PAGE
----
Sandalwood Smudges by Susan Joyce
Agra, India—June 1975
Upon landing at the New Delhi Airport, I asked for directions to purchase tickets for a tourist bus to Agra. The bus company employee told me one was leaving within an hour and recommended we get something to eat and drink to take on board since the trip would take four hours and only stop once along the way.
A fellow American passenger, waiting to board the bus, slurped on a mango shake and commented to his travel partner that it was delicious.
My husband Charles asked him where he got it. The man pointed to a sidewalk stall across the street. “Only 15 cents!” he said.
I stood in line while Charles crossed the busy road to get shakes and sandwiches for the long journey.
I asked the man and his companion if they were enjoying India.
“Seems like India is all about hard life and early death,” he said.
“It is overwhelming,” I said. “Have you been in New Delhi long?”
“A few days now,” he answered. “Less poverty than in Calcutta.”
I wondered how it could even be possible, when I could see beggars and hawkers pressing and pestering tourists in every direction I looked.
Charles returned with food and drinks and we climbed aboard the air conditioned bus and found our seats.
“Too bad the AC doesn’t mute the sounds of blaring horns and screeching brakes,” I told Charles as the bus crawled past office buildings, shops, street vendors, and factories belching black smoke. The traffic was a scramble of moving vehicles and people making their way through the frenzy on the streets below.
Little by little, we moved forward, and an hour later cleared the city and traveled south on a road through the rural countryside. I unwrapped my sandwich and happily munched while watching the rural scenery unfold. I spied water buffalo, cattle, and goat herds grazing on sprawling farms. Men plowing fields behind oxen. Mud huts dotted the horizon.
We passed through a village where women carried jugs on their heads and gathered around a community well to collect drinking water.
“Bet these wells have served this community for centuries,” I said.
“The road also,” Charles added, as our bus swerved to miss a bullock cart heading straight toward us on a one way lane; going the wrong way.
“According to the guidebook, this road is the original and has been used by peasants, noblemen, pilgrims, and merchants traveling in caravans. Even kings have traveled this road.”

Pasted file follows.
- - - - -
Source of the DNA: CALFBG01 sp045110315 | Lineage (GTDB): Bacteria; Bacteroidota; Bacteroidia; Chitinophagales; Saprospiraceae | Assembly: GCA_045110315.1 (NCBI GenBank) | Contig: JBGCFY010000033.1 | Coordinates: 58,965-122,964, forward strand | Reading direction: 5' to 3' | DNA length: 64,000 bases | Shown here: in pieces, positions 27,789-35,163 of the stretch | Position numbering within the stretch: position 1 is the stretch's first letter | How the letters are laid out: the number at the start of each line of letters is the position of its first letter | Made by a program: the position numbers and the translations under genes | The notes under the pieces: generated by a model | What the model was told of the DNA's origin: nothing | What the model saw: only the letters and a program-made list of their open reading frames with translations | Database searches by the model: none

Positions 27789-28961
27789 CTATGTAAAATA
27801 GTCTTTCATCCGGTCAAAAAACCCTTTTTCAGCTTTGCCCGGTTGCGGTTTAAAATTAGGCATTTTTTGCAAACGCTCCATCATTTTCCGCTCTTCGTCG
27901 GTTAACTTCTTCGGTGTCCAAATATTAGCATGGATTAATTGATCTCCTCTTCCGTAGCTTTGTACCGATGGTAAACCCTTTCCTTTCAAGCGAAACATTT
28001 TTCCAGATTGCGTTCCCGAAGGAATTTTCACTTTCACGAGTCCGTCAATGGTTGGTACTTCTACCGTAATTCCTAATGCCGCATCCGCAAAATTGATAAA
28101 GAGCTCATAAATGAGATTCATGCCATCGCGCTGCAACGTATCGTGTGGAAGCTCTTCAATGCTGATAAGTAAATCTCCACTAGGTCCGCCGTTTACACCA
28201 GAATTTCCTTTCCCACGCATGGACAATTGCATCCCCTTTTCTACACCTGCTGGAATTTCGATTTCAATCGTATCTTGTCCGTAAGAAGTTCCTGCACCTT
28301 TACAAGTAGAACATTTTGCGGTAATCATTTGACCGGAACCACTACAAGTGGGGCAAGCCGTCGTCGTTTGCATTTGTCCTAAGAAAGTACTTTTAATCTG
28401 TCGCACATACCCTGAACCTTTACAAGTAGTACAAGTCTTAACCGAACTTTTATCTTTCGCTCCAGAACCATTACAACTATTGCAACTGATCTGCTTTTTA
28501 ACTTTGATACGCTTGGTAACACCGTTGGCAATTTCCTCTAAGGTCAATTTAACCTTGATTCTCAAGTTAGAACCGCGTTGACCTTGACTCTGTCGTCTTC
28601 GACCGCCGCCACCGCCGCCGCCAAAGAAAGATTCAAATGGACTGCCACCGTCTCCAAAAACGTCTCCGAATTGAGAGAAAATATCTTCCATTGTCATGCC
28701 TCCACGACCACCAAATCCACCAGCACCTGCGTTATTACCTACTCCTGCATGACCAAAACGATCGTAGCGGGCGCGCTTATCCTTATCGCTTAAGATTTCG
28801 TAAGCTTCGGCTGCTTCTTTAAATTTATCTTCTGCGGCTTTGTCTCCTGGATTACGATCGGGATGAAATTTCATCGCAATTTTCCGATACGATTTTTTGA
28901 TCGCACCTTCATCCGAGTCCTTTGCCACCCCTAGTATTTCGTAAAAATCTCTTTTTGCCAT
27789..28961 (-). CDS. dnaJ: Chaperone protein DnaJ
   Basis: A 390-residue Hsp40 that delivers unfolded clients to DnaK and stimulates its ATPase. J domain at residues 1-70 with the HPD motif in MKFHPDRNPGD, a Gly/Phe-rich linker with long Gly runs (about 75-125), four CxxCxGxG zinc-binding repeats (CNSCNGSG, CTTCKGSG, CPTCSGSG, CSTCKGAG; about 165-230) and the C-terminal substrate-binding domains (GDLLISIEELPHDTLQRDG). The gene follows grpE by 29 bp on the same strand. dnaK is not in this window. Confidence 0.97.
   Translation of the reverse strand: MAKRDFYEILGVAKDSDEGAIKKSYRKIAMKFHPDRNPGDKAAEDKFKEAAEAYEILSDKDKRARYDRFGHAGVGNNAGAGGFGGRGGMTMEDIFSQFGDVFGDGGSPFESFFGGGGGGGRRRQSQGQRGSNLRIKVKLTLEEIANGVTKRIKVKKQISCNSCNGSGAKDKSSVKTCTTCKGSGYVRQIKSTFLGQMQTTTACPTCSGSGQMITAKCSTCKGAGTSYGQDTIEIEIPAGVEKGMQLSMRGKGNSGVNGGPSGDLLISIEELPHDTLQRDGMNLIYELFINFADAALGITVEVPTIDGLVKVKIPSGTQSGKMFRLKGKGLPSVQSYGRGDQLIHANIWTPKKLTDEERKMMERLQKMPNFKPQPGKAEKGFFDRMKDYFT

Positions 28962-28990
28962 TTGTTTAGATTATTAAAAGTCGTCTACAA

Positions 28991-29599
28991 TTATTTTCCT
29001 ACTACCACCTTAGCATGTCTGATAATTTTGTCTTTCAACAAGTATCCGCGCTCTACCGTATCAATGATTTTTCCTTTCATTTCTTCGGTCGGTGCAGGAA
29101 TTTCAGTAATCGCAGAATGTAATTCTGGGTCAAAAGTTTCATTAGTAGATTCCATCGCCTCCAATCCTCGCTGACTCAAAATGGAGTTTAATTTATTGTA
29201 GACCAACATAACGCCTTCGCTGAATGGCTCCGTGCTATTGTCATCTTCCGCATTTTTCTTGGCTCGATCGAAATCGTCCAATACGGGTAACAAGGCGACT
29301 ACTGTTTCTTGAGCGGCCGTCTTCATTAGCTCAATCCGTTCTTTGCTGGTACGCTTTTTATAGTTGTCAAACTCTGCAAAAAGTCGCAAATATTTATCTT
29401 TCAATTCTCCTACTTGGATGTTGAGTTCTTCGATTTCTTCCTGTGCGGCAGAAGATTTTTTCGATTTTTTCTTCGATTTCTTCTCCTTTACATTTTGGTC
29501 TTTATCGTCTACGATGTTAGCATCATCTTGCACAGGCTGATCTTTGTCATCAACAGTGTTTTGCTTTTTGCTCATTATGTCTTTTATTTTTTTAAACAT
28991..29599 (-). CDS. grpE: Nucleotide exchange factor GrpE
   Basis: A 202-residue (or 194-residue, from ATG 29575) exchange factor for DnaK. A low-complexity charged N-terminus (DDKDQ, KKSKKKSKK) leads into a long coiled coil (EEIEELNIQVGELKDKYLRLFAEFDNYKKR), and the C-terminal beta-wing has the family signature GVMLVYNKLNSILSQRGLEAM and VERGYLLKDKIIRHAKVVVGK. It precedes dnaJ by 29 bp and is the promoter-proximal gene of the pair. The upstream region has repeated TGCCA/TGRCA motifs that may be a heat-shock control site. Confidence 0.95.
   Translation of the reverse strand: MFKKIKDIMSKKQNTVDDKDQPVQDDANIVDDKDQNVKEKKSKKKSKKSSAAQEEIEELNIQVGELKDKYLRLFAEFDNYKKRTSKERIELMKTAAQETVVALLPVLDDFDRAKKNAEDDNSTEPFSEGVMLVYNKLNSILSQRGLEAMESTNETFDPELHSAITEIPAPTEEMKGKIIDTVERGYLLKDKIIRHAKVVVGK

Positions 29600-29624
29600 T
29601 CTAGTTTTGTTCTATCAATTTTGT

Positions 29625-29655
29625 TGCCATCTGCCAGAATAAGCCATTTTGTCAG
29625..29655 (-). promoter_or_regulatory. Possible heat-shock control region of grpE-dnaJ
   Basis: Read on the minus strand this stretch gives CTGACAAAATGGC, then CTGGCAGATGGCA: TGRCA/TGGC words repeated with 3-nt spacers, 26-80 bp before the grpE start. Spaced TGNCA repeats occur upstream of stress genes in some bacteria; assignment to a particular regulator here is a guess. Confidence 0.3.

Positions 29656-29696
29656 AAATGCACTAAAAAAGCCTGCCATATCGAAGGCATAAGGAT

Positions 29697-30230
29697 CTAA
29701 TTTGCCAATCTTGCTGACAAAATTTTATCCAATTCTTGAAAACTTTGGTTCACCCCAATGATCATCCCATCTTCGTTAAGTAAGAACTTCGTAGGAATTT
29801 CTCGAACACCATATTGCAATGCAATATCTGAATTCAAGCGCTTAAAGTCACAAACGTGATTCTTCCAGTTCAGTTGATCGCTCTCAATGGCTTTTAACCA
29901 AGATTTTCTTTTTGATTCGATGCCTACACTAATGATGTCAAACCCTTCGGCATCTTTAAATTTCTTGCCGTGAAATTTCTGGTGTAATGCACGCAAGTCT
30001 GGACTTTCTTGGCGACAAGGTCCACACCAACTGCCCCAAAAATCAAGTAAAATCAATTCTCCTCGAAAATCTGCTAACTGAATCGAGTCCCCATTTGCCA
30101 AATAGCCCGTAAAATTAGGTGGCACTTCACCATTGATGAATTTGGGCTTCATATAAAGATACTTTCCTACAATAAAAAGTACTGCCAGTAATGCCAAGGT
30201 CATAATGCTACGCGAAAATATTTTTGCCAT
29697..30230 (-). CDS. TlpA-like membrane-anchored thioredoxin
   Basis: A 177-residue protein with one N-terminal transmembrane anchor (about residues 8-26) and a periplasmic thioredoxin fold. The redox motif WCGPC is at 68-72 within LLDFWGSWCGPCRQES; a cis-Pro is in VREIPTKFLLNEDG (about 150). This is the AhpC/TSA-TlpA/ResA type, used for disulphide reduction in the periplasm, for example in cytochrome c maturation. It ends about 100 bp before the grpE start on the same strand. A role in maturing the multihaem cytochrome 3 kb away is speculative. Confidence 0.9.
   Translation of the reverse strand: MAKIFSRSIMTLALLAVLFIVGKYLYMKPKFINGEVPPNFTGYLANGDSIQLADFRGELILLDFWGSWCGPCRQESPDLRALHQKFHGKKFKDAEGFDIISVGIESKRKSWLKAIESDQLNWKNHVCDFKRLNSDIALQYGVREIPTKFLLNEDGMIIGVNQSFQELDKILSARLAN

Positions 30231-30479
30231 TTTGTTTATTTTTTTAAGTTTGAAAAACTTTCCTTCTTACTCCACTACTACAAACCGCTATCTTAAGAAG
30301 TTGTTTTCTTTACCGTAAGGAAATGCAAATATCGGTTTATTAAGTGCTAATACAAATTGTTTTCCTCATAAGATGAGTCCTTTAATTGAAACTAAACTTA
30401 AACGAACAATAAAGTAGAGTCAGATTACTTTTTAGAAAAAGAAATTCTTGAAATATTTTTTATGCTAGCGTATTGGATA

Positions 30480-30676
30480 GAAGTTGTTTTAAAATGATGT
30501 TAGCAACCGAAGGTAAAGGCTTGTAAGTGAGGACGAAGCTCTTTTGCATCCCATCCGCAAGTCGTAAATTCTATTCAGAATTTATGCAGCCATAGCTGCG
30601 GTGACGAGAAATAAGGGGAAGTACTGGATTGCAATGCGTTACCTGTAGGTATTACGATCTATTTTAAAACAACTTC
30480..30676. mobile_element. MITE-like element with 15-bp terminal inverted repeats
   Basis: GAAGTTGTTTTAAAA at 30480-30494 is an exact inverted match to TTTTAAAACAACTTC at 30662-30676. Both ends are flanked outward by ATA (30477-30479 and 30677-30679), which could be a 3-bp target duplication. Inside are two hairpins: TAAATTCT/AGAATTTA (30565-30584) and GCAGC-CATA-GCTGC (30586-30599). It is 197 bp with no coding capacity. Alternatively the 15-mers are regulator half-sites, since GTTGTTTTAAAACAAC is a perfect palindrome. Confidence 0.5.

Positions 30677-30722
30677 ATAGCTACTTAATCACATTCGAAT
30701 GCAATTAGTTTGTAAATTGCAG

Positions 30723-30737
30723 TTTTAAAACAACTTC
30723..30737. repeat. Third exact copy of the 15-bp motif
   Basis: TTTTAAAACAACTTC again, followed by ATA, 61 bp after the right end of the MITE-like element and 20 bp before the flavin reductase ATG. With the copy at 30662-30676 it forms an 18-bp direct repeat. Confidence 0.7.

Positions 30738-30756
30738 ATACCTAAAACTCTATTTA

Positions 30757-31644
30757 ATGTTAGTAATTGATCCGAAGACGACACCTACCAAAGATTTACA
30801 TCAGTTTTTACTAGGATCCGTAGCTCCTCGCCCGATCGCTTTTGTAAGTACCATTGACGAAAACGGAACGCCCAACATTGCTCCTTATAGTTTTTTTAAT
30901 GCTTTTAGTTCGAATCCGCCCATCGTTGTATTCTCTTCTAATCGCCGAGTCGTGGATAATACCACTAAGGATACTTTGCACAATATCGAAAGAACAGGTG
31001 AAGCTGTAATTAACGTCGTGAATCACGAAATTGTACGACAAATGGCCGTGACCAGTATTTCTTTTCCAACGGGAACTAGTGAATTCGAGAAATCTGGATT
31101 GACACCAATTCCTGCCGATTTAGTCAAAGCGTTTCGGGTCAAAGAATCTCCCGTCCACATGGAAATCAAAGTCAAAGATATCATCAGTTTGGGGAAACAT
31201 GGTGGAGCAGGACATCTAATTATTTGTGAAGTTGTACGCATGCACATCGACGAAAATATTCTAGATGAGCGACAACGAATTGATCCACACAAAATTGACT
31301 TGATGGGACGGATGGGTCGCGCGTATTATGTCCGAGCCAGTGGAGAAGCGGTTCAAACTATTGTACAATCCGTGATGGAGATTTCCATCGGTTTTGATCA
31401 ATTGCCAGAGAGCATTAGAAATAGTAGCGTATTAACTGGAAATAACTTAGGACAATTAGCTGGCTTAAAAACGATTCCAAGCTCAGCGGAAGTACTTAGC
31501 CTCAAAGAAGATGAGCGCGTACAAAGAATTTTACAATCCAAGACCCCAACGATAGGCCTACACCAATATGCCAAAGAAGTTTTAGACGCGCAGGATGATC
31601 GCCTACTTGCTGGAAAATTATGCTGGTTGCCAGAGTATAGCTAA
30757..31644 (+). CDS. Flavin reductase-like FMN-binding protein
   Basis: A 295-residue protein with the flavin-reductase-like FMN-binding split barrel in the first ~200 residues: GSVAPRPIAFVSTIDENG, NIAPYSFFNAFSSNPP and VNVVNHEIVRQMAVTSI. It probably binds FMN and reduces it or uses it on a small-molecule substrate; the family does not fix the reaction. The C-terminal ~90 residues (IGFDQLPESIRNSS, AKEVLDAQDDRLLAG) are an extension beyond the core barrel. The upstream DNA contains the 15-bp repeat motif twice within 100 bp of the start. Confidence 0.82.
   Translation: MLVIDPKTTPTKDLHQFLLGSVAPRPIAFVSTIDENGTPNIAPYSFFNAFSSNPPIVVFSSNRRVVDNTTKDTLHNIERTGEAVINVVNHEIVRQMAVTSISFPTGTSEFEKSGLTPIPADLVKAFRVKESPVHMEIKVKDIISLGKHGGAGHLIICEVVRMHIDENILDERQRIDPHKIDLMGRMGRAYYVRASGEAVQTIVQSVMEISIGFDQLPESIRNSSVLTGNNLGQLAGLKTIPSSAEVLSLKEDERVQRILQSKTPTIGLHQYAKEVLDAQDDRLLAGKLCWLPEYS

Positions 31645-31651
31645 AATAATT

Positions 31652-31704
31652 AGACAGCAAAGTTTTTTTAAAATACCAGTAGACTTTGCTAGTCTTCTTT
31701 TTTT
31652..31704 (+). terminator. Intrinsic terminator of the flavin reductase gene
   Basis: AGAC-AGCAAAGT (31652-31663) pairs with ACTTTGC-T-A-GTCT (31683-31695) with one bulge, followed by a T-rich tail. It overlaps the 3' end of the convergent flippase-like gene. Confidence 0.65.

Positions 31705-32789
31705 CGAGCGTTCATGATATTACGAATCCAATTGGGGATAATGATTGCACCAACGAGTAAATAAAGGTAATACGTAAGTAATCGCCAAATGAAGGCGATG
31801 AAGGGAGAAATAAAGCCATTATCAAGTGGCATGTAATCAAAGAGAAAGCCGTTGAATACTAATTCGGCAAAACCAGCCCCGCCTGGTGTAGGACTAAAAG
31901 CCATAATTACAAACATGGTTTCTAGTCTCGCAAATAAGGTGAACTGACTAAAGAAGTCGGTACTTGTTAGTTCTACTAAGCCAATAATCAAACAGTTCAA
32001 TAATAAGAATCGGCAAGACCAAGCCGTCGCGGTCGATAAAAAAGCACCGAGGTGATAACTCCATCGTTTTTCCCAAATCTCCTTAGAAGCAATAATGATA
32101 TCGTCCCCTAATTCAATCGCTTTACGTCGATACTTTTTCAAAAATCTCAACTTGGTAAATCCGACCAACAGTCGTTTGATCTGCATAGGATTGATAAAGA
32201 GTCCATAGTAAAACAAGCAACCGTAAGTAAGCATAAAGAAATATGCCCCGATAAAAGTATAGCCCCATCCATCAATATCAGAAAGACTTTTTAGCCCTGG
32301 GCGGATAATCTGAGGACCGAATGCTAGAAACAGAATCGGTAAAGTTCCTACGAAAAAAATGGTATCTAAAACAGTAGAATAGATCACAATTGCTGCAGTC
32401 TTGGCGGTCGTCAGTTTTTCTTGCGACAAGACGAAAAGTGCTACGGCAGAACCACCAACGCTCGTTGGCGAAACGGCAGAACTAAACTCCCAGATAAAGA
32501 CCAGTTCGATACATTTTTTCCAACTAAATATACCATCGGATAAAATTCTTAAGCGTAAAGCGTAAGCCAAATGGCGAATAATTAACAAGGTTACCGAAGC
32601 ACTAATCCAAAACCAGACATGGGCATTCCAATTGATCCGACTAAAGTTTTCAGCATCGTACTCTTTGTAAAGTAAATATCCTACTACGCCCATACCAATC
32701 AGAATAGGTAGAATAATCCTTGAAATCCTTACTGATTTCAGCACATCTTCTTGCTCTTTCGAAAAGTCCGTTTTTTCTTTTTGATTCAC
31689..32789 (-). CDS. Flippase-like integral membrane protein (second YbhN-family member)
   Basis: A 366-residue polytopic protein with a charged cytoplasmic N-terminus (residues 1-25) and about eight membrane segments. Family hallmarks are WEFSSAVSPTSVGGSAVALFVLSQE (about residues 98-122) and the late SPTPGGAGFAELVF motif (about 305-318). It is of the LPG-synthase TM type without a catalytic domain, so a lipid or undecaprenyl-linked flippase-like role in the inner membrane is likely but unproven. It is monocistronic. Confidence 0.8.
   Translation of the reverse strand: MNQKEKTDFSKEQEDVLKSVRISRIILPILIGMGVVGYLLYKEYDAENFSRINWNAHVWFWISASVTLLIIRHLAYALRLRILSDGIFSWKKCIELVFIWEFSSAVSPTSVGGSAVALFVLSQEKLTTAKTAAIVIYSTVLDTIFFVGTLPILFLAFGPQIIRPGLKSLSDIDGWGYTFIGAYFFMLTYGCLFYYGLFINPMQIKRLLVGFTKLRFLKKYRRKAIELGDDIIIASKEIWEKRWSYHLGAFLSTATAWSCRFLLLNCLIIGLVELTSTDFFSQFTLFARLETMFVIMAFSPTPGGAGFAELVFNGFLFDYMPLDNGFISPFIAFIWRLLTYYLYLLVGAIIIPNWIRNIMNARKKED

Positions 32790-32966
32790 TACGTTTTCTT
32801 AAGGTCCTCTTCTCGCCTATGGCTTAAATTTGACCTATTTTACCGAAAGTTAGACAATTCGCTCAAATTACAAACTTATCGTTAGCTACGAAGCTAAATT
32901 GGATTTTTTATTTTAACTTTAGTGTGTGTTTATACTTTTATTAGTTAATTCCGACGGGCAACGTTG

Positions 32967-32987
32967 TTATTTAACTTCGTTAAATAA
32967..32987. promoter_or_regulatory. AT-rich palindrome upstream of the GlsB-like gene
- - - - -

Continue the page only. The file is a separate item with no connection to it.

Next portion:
We passed canals all along the road. Young boys were bathing alongside water buffalo.
“Look, elephants,” I said, pointing to a field nearby.
“Impressive canal irrigation systems,” Charles said.
I continued reading the guidebook, and shared highlights about Agra. “Agra’s golden age began with the Mughal Empire, under the Emperors Akbar, Jah … an-gir,” I said, butchering the emperor’s name. “… and Shah Jahan.” I laughed at myself.
“In what year?” Charles asked.
“A long, long, time ago,” I said, searching for a date. “Sultan Sik-an-dar Lodī, ruler of the Lodi dynasty founded Agra in the year 1504.”
Charles appeared to be snoozing.
I smiled, remembering the postcard my great-aunt Gladys had sent me from Agra of the Taj Mahal. I was a young girl then, with big dreams of traveling the world. She also sent a photo of herself standing in front of the magnificent monument. I had always dreamed of standing in the exact same spot.
The bus arrived in Agra and drove through gates to the main entrance of “The Gateway” hotel, a few kilometers from the glittering Taj Mahal monument. Several acres of manicured gardens welcomed us, and the marble floors glistened as we entered the lobby and checked in. We were welcomed and our foreheads were anointed with a dabs of sandalwood tikka paste.
“Smells heavenly,” I said, thanking the receptionist.
“Sandalwood blesses and energizes.” She bowed.
“Fifth floor,” the hotel clerk said, handing Charles the room key. We took the elevator. Charles opened the door and we entered a spacious and elegant room.
“Oh my God,” I gasped, pointing. “Look, it’s the Taj Mahal! What a view!”
Charles agreed, and adjusted the temperature to cool the warm room.
Moments later, our windows were steamed and the Taj Mahal view disappeared.
“Oh no!" I laughed, wiping the moist film away with my hand. Staring through the window at the majestic mausoleum was a dream come true. So I kept clearing the condensation.
Unfortunately the hotel was noisy, day and night, because of city sounds from the streets below. But it was authentic India, with sitar music in the lobby, and excellent Indian food in the restaurant.
And smudges of sandalwood paste soothed my soul before heading to bed. Tomorrow, I thought, drifting off to sleep, I will stand where Aunt Gladys stood when she visited the Taj Mahal many years ago.
Excerpt from Good Morning Diego Garcia: A Journey of Discovery
To learn more about me and my life abroad please visit my author site: http://susanjoycejourneys.com/
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